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cloth envelope free plans: how to make a
Cloth Envelope
Basic Description This cloth envelope is a welcome retreat from the ordinary. In the free plan below, we'll show you how to make an envelope that helps elevate a letter well above standard pieces of mail. The recipient will immediately know that there is something special inside. Use them to mail invitations, letters, poems or anything you want to send to someone that is important to you.

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Using a cloth envelope


Affix the stamp as you ordinarily would. You can write the 'from' and 'to' addresses before you attach the mailing label, or you can prepare the envelopes in advance and easily write on the mailing labels after the envelope is completed. Sometimes it helps to temporarily slide something rigid into the envelope when you are writing on it.
back of completed cloth envelope


We haven't had a problem mailing these envelopes. We're not sure how postal services, worldwide will view a cloth envelope. As long as it is rigid, securely sealed, and the address and stamp are in the proper place, we don't think you will have a problem. It is probably wisest, though, to send a test mailing, perhaps to yourself to confirm that your local postal service can process it. If you do run into any difficulty with the mailing, please let us know.


These are perfect whenever you have an important message. A cloth envelope immediately rises in importance when it is received. Recipients typically say that all of the other mail loses its significance in the presence of a cloth envelope. They can be used for an important letter, a note, a get-well, a card, an invitation, a poem, etc. Be creative!

design considerations

The cloth envelope that we show in the plan is just a basic version; there are many options and embellishments that you can include.


You can use any fabric you like but it should be durable enough to handle the rigors of the mail. If you are gluing on the mailing label, make sure that your glue works well on the fabric of choice. Some glues do not work well on heavily textured fabrics. If your fabric is flimsy, we recommend that you either put a rigid cardstock insert into the envelope or simply use rigid paper for your note or letter. This rigidity will make it much easier for the post office to handle.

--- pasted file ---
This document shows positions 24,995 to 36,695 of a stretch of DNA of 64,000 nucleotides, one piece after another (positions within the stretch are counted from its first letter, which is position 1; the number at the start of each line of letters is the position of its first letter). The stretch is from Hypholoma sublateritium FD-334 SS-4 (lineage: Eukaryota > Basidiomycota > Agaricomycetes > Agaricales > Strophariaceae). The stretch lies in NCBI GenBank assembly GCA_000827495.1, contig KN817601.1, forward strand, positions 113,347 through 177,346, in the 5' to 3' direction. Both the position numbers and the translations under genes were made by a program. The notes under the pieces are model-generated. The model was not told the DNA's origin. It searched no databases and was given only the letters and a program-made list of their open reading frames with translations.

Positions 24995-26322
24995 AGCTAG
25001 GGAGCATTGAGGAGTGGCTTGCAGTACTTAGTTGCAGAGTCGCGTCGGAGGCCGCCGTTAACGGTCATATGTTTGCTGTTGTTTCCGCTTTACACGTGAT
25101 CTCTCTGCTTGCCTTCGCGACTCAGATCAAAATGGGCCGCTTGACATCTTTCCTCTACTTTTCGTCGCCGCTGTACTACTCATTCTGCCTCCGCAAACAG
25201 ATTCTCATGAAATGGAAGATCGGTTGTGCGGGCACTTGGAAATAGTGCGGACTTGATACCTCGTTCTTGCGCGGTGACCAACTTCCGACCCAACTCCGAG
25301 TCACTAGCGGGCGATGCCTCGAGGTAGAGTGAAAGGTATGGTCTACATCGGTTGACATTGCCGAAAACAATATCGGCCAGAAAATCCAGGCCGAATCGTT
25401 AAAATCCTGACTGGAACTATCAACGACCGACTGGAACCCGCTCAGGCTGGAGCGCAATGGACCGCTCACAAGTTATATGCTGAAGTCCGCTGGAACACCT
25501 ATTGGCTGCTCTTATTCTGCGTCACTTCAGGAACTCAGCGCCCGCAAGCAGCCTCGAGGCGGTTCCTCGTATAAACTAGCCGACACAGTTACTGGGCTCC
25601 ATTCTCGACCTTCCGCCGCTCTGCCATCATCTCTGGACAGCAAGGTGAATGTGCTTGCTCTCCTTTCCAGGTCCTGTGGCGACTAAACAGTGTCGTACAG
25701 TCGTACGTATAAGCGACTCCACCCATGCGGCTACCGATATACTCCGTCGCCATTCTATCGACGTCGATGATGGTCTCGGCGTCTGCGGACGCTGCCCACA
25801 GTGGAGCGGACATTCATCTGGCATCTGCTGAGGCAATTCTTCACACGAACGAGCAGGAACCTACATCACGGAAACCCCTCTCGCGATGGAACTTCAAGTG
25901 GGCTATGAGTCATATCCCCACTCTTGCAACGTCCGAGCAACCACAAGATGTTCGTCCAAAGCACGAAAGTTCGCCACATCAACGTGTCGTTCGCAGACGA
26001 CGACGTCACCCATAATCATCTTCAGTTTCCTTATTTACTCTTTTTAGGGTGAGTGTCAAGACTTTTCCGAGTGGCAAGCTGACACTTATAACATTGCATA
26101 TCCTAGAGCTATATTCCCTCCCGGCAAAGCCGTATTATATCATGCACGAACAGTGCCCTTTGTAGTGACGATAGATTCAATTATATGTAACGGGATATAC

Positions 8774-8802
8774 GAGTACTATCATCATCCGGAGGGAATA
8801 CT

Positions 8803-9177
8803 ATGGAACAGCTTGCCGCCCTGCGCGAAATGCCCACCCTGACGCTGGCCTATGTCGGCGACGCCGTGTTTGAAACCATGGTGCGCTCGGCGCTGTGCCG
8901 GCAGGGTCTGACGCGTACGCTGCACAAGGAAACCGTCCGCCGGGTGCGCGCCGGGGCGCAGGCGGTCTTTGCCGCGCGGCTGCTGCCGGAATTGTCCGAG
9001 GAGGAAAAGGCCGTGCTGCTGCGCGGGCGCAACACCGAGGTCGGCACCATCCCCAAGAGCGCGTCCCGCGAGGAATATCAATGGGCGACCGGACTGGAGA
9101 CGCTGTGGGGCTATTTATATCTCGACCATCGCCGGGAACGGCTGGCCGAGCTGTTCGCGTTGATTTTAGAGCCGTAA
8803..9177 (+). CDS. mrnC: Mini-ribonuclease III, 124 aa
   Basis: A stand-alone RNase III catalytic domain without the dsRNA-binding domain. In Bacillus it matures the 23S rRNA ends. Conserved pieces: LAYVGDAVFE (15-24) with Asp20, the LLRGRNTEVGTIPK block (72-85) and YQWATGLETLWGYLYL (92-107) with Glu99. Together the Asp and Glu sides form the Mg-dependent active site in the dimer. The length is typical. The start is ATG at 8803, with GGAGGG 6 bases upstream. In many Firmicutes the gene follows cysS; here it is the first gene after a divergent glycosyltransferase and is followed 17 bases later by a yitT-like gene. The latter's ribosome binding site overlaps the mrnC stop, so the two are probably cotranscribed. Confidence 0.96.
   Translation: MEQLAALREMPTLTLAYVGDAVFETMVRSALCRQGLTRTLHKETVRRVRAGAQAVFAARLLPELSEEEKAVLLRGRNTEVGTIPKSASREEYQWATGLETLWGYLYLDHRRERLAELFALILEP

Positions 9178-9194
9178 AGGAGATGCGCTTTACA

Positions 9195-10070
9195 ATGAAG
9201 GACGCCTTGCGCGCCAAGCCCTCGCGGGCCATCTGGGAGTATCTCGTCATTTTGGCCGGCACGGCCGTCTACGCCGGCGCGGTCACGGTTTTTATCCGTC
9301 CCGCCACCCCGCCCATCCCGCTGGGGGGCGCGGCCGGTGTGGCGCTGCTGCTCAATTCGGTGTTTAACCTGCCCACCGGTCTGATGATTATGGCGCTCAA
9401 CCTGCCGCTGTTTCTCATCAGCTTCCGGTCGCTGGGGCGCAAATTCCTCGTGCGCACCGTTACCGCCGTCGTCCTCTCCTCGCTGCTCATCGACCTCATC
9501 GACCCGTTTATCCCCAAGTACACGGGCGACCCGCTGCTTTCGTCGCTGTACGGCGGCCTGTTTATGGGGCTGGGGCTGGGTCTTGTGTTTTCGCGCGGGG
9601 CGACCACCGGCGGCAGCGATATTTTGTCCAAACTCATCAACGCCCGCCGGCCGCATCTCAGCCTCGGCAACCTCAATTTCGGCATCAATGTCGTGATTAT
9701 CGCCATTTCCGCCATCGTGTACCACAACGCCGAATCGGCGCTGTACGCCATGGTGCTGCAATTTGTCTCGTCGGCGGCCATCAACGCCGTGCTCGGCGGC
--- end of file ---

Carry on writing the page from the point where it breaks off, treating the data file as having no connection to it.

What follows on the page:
There are really no limitations to the size of the envelope. Keep in mind, though, that as you increase the size it becomes less rigid, so you may need to use a cardboard (or similar) insert. The post office also has restrictions on the size of letters, but we don't think that anyone is considering to make one that large!

sealing the envelope

We seal our envelopes by sewing in a few stitches along the flap of the envelope. You can also experiment with zippers, buttons, glue, double-sided tape, ribbon or string tied through button-holes, or wax. Whatever you choose, you should try a few tests and maybe a test mailing or two before you mail the final product. If privacy is an issue, you will have to stay away from using a zippers and buttons because anyone would be able to open and close the envelope without a sign.

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